Supplementary written evidence submitted
by the Press Association
We write with respect to the Culture, Media
and Sport Select Committee evidence session with the BBC's Mark
Byford and Helen Boaden on Tuesday 24 November 2009 at which you
raised questions about the Press Association's access to footage
from the broadcast pool and the BBC's online video sharing initiative.
At present, access for cameras to events of
national importance is still routinely restricted to the current
broadcast pool only, operated by the BBC, ITN and Sky. This has
resulted in digital media being denied access to footage of clear
The Press Association's discussions with the
broadcast pool on the matter of one-camera assignments have been
ongoing for some time and to date we have been unable to reach
a satisfactory position where the requirements of the broadcasters
and digital media are being met.
The Press Association has been denied either
access to gather its own material or access to footage gathered
by the broadcast pool to the following single camera events:
printing of swine flu leaflets;
emergency statement made by Home Secretary
John Reid and Douglas Alexander at 5am on 10 August 2006 concerning
a terror threat which Government said could have caused "carnage";
statement made by Gordon Brown on 22
June 2009 concerning the discovery of the bodies of British hostages
statement made by Jan Beattie (friend
of Jason Creswell) on behalf of all five families of the hostages
in Iraq; and
Prince Charles's statement on the death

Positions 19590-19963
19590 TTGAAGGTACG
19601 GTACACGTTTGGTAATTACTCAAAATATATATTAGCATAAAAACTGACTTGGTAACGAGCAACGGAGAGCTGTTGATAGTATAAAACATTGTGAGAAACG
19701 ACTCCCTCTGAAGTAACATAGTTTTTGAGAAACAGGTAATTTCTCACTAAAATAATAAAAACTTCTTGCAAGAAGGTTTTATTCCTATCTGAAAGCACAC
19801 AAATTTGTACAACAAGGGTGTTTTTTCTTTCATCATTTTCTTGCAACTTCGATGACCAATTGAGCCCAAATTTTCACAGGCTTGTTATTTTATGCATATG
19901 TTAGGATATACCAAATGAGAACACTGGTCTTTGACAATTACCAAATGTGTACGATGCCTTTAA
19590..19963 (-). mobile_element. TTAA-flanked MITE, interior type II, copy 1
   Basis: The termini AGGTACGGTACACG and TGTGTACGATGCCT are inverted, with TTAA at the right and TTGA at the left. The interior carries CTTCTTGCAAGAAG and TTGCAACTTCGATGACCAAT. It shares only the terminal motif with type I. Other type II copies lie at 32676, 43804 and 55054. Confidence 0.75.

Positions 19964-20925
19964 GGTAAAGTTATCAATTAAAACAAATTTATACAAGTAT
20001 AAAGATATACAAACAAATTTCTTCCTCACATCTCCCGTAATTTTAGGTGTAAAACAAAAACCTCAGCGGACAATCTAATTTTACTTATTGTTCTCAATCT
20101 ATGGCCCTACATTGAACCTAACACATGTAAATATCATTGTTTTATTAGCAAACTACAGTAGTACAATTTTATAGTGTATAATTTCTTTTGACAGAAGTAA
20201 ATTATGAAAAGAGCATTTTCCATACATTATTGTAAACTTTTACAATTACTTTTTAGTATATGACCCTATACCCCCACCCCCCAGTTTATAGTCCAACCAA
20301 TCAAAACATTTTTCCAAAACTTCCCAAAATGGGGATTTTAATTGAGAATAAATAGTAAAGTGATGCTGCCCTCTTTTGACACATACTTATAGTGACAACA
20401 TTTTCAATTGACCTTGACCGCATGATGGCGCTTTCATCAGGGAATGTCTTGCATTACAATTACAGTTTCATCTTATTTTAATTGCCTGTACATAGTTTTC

of Lieutenant Colonel Rupert Thorneloe.
The broadcast pool has also attempted to charge
the Press Association for access to footage from funerals including
Rhys Jones and Jane Tomlinson where the families involved may
well have believed that they had secured one "pool"
camera which would cover all of the interested media.
In all these cases only the broadcast pool camera
was permitted to attend resulting in the availability of video
footage being restricted to broadcast use and pool members' websites
or sites with which they have commercial arrangements. Press Association
customers, including national and regional newspapers, were unable
to access material because the broadcast pool denied access to
In recent weeks, the broadcast pool has moved
from a refusal to supply to a policy of requiring the Press Association
to share the very high costs of live broadcast gathering. For
example, the broadcast pool has informed us that the charge to
access footage from the Chilcot Enquiry on Iraq would be £17,866.20.
This cost is not reflective of the cost of video gathering by
a Press Association video journalist and it is not reasonable
for a digital news gatherer to meet the broadcast rate where live
coverage is not required. The Cabinet Office was unable to meet
our request for access for a digital pool camera. For access to
footage from the funeral of the policeman who died in the Cumbrian
floods, we were quoted £1,500.
The Press Association was able and willing to
send a camera to all of the events mentioned above but the presence
of an additional camera was denied by the organisers. The likely
explanation is that the organisers believed that the broadcast
"pool" camera would disseminate footage to all those
who requested it. It is hard to imagine that government departments
or grieving families are aware that the broadcast pool will either
deny access to footage or charge a substantial fee in order that
newspapers can include video of the event. The current situation
does not seem to be in the best interests of the public or the
If the broadcasters are either going to deny
access or charge an incommensurate fee, the only solution is to
ensure that a digital pool camera is allowed access so that footage